Chapter | Manchurian Railways and the Opening of China: An International History | 2009

Chinese Railroads, Local Society, and Foreign Presence: The Tianjin-Pukou Line in pre-1949 Shandong

by Elisabeth Koll

Abstract

This chapter explores issues of how Chinese railroads improved social mobility and standards of living along major trunk lines, and how foreign investment shaped the integration of the Chinese railroad network from the early 1900s to 1949. As this case study of the Tianjin-Pukou line argues, the political context of semi-colonialism and imperialism in the first half of the 20th century framed the emergence and growth of railroad companies in China. This is not to say that individual railroad lines were not able to become substantial business institutions, but different political regimes-colonial authorities, warlords, political factions in the Republican government, and the Japanese-prevented the growth of Chinese railroads into an expansive, strong national railway network during the first half of the 20th century.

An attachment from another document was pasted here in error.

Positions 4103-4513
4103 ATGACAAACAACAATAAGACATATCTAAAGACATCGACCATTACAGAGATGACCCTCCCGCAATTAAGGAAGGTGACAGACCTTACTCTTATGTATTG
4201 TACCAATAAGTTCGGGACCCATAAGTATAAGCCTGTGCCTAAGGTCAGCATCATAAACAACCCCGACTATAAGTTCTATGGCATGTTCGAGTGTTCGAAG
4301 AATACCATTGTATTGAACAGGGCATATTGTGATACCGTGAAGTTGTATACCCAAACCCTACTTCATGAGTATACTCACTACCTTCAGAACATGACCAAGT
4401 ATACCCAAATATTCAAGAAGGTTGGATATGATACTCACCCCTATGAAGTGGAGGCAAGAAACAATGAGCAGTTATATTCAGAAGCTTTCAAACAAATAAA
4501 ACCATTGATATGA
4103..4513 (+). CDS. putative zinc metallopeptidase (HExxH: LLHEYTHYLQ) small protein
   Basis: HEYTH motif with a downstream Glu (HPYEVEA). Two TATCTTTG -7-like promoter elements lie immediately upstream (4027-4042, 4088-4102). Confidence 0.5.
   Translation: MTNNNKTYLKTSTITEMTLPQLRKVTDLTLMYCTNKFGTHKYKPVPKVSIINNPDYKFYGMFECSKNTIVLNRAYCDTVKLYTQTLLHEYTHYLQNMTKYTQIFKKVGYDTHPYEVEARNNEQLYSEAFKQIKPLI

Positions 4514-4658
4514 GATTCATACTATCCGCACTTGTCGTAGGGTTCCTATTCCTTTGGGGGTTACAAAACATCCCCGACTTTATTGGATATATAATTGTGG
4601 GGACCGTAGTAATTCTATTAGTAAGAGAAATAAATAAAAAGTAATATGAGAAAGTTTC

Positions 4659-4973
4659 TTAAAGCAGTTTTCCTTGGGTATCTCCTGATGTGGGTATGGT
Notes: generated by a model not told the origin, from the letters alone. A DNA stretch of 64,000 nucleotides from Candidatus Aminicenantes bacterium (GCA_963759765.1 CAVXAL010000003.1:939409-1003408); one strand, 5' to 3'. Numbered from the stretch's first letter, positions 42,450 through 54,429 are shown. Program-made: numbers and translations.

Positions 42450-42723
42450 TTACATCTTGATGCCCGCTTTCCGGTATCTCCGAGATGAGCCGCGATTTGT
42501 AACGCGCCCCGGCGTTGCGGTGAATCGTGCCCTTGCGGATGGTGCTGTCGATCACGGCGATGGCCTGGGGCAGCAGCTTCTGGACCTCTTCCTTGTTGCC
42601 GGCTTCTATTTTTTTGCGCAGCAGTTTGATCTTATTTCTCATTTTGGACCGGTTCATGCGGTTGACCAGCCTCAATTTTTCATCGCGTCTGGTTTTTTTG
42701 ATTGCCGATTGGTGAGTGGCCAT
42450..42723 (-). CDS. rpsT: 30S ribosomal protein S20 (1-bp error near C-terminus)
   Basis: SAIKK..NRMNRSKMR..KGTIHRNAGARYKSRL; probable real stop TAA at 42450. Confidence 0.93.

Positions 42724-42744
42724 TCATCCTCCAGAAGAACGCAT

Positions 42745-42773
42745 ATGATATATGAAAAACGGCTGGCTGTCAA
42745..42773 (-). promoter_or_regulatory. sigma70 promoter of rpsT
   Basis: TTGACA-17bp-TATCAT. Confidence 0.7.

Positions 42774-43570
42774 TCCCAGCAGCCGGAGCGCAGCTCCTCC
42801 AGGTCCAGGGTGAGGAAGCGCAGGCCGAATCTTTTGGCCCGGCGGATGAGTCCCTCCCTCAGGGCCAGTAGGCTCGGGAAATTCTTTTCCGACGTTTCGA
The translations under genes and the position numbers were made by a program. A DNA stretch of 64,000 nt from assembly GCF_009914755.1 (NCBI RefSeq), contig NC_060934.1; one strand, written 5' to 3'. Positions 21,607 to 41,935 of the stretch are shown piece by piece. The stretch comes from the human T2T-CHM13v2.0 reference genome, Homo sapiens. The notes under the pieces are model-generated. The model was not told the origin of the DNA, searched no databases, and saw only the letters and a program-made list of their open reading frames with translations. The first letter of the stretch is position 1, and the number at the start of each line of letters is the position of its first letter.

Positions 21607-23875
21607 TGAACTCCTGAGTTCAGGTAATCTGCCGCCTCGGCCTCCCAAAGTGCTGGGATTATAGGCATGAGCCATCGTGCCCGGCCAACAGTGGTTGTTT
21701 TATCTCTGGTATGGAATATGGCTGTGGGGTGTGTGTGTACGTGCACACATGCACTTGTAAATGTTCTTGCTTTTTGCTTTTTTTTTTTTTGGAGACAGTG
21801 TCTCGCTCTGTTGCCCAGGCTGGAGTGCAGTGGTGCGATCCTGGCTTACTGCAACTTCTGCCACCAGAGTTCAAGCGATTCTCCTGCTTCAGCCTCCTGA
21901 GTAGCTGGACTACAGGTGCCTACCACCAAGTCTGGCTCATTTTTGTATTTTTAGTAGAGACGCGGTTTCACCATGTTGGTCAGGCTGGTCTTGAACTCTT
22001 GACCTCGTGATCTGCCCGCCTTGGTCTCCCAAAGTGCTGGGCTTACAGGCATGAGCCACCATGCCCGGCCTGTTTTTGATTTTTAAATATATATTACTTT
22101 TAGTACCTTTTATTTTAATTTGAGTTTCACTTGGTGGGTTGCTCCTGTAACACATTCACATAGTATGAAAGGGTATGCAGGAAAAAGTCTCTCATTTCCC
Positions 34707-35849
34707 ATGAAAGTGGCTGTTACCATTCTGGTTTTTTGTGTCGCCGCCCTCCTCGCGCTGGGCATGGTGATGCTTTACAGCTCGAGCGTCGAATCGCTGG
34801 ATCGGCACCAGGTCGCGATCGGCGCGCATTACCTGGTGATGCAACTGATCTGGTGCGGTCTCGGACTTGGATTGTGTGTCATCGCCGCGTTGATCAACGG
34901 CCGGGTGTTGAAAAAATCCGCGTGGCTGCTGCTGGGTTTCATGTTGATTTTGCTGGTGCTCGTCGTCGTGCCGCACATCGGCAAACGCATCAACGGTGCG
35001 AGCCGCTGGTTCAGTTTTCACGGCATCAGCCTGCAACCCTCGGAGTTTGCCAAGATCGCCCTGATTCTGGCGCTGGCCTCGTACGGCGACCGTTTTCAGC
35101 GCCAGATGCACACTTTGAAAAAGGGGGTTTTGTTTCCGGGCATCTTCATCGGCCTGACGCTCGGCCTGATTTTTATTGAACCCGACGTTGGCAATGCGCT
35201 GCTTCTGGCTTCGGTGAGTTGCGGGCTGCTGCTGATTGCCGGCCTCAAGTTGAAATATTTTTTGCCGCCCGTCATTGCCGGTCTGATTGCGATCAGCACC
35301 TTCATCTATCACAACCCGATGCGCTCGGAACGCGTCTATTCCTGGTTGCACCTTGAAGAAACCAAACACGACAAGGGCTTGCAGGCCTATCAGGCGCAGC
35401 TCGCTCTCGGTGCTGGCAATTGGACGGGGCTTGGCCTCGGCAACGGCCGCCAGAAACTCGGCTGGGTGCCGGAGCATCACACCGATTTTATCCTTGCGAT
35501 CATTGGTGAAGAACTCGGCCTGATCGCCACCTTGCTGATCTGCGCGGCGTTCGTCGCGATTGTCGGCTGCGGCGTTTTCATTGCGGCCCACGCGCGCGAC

Keywords: Foreign Direct Investment; Business History; Industry Growth; Welfare or Wellbeing; Rail Transportation; Rail Industry; China;

Citation:

Koll, Elisabeth. "Chinese Railroads, Local Society, and Foreign Presence: The Tianjin-Pukou Line in pre-1949 Shandong." In Manchurian Railways and the Opening of China: An International History, edited by Bruce A. Elleman and Stephen Kotkin, 123–148. New York: M.E. Sharpe, 2009.